After competing in dressage for years, one statement I’ve heard occasionally- especially in the midwest- is that dressage is unnatural for horses. Proponents of this view feel that the way in which horses are “forced” to move during a dressage competition are not natural, and that such movements would never be performed by a horse by choice. Although many behaviors we ask of our horses – even basic things like being mounted by a rider- are not natural things a horse is inclined to do without significant training, the statement attempts to devalue the sport of dressage by implying that it is cruel and horses should not be subjected to dressage training.
While, as with any equestrian sport, there are certainly riders and trainers who apply unethical or cruel training methods or ask the horse to overextend or exaggerate movements in a way that ask the horse to move in a way that is not healthy, dressage itself is simply a method of training in which horses’ natural movements are used and refined through training to be responsive to cues. Dressage horses are typically more sensitive to minor cues than an average horse trained for hobby riding.
Just like hunter/jumper trainers take a natural canter and begin to train a horse to be responsive to cues that ask for a very specific type of pace and collection, or how barrel racing trainers help a horse build muscle and improve coordination in order to maintain speed and control as they round barrels, dressage trainers shape natural movements and develop a horse’s muscles to sustain that movement. It is sometimes seen as “unnatural” because the specific movements on display in Grand Prix competition are so rarely seen in horses- but rare is NOT the same as unnatural.
A few years ago I began collecting images of my own horses at liberty (i.e. “turned loose”). Horses often display exuberant movement when turned out after riding or spending a night or two indoors due to bad weather. As you can see in the images below, we’ve captured our horses executing variations of multiple dressage movements.
In the image below, the horse is beginning to move into a leg yield while loose in a pasture:
A leg yield is one of the first dressage “moves” a dressage horse is introduced to. In this picture you see a Bashkir Curly Horse flexed, collected, reaching with his off-fore, and stepping deep under himself with his near hind- to perform a text-book leg yield- all without tack or rider!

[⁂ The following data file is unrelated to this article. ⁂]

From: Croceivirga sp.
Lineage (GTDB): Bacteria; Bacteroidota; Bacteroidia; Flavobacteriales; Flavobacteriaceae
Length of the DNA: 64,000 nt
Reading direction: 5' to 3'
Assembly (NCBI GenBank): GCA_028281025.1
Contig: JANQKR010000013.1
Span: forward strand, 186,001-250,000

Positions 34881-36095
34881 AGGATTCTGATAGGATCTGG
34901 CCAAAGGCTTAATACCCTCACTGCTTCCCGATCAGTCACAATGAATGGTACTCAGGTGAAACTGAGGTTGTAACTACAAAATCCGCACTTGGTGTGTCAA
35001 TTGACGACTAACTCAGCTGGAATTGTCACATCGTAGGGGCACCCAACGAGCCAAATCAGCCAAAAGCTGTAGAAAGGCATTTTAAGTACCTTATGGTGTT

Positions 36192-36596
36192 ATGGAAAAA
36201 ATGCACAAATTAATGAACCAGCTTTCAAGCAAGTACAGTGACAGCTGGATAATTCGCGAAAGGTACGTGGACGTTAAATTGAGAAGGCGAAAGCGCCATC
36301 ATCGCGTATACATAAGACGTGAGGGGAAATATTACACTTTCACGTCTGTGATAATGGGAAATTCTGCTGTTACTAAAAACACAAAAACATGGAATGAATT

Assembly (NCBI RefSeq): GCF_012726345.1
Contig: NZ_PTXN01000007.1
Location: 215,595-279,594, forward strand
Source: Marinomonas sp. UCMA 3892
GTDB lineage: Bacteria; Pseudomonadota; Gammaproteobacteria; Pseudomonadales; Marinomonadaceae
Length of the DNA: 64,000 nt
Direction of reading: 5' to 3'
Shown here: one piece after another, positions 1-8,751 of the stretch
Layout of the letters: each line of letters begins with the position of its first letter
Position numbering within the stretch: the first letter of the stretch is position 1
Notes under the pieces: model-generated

Another trait trained for in dressage is impulsion- improving the energy behind a movement without speeding it up. In this photo, the same Bashkir curly gelding charges down the fenceline in a bold trot with significant impulsion – and uphill with deep action in the hocks and lift in the knees.
A levade is a “high” “classical” dressage move that battle horses of ages past were trained in. This movement looks similar to a rear, however instead of “standing” on the back legs the horse’s body weight is balanced upon deeply flexed hind legs in a posture of control and balance. I’ve witnessed coordinated and well-muscled horses doing variations of a lavade during play countless times, here’s an image of a classical levade as well as a mare demonstrating some variation of this move during movement.
Dressage is, essentially, training of both horse and rider. For the rider: it is training to be a quiet, well-controlled rider without excess movement, in order to send clear cues to the horse. On the horse’s part, it is developing- through conditioning- the muscle strength and coordination needed to perform the highly balanced and controlled movements of dressage. At it’s most basic- it is training a horse to move “collected”. A horse is said to be collected when the horse moves in a balanced way, with the majority of their body weight in their hindquarters- allowing themselves to propel themselves forward in a balanced way rather than flinging themselves forward with the front of their body and following with the hind. A “collected” horse is the opposite of a “strung out” horse, and collection can help correct the conformational defect called ewe neck.
Some horses are bred specifically to be able to collect their bodies easily- they typically have confirmations that feature their withers (top of their shoulders) higher than their hind end. These horses are said to be built “uphill.” These horses, like the one below, find collection at liberty easier, but all horses are able to improve collection through training and conditioning.
With a Masters Degree in Psychology and two decades of experience as a horseback rider, breeder, and tack store owner, Tatum has developed a unique approach to coaching adult riders that integrates the physical and emotional aspects of developing as a confident rider.